Even though this is a well rehearsed design I did learn something new whilst baking this cake; always crack your eggs into a bowl before you add them into the mix! After spending a good few minutes beating the butter and sugar together, the first egg that I cracked straight into the mix was clearly bad. I had no choice but to throw all the mix away and start again. At least it was the first egg and not the sixth! In future I'll be certain to crack them into a bowl or cup first.

I'd made the baby blocks before for Jessica's Christening Cake. They are made from sugar paste with added Tylo to stiffen them up. The letters are cut out from a very thinly rolled coloured version of the same paste. I recommend leaving the letters for a few minutes to dry and stiffen before trying to separate them. Use a cocktail stick to remove any excess icing and a sharp knife to lift them off the board.

This is the first time I've used my new 7" round tins that I bought for the Tiffany cake but didn't get to use. They made a really good sized cake for this part with about 12 people. Slices were generous and there was plenty of cake left over to take home to hungry husbands.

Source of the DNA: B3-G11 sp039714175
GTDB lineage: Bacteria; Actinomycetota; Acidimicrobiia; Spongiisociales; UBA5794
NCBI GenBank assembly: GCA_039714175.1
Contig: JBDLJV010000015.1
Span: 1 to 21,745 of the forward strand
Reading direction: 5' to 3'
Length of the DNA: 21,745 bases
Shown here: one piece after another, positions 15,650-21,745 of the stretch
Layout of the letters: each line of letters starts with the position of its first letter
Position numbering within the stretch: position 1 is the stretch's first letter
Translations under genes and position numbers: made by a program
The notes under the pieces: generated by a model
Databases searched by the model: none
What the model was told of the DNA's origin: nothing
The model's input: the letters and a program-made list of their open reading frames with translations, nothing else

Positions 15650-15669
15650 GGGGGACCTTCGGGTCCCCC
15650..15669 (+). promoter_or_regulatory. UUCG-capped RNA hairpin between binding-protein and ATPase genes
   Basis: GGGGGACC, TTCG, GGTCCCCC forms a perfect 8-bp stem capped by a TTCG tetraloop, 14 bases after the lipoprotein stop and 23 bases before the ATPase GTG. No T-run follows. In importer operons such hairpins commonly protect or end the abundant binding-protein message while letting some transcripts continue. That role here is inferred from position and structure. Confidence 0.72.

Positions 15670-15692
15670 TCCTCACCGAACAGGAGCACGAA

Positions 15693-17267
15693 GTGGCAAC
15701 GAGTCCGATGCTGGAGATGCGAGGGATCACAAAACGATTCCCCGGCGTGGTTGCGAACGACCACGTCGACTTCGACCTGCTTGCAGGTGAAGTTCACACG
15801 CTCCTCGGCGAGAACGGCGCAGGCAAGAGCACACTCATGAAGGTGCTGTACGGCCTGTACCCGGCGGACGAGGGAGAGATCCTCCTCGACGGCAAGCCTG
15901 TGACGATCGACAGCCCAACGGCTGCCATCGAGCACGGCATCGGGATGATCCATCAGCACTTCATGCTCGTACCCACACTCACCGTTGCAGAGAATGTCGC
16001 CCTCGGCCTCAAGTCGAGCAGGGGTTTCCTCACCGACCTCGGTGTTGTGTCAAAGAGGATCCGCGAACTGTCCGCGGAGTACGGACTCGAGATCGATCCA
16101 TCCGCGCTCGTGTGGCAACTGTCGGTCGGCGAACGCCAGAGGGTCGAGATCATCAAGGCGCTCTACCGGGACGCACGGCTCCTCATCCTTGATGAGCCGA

That's all there is to it!

Sunday, 5 January 2014

Tiffany Pearls Cake

Two tier Tiffany Pearls cake

I've been meaning to make this cake for ages but it's a complex one so I needed a really good reason to bake it. This week was my dear Mum's birthday so I thought it would be the perfect occasion.

The cake is based on this Peggy Porschen design from her Cake Chic book. Peggy's version is a Wedgewood blue but I've done it, more properly in my opinion, in Tiffany green by mixing some Holly Green and a touch of Navy food colouring into sugarpaste.

I wanted an impressive cake with a 7" and 5" tier but I couldn't find any 5" tins on my local high street. Any bigger would have been far too much cake for our small family party so I had to settle for 6" and 4" tiers.

Bottom tier cake with supports
A two-tier cake really needs support to stop the top-tier sinking into the bottom one. You can buy special supports for this but I already had some cake-pop sticks which I just cut down to the right height. The sticks are meant to sit about one millimetre above the top of the icing. The board for the top-tier should sit on the supports and not the cake below so as not to squash the cake and make sure the structure is stable.






I'm massively out of the habit of decorating with royal icing so I'm quite pleased with how well this has come out. I did a practice version completely free hand and learned that I just don't have the skills to do that! On the real cake, as recommended by Peggy, I scratched a straight line into the top tier and used that as a guide line. For the bottom tier I hand drew some swathes onto a piece of paper that I then traced onto the cake and used that as a guide line. After piping on the pearls I left them to dry and then painted then with edible lustre to give them the pretty pearlised sheen.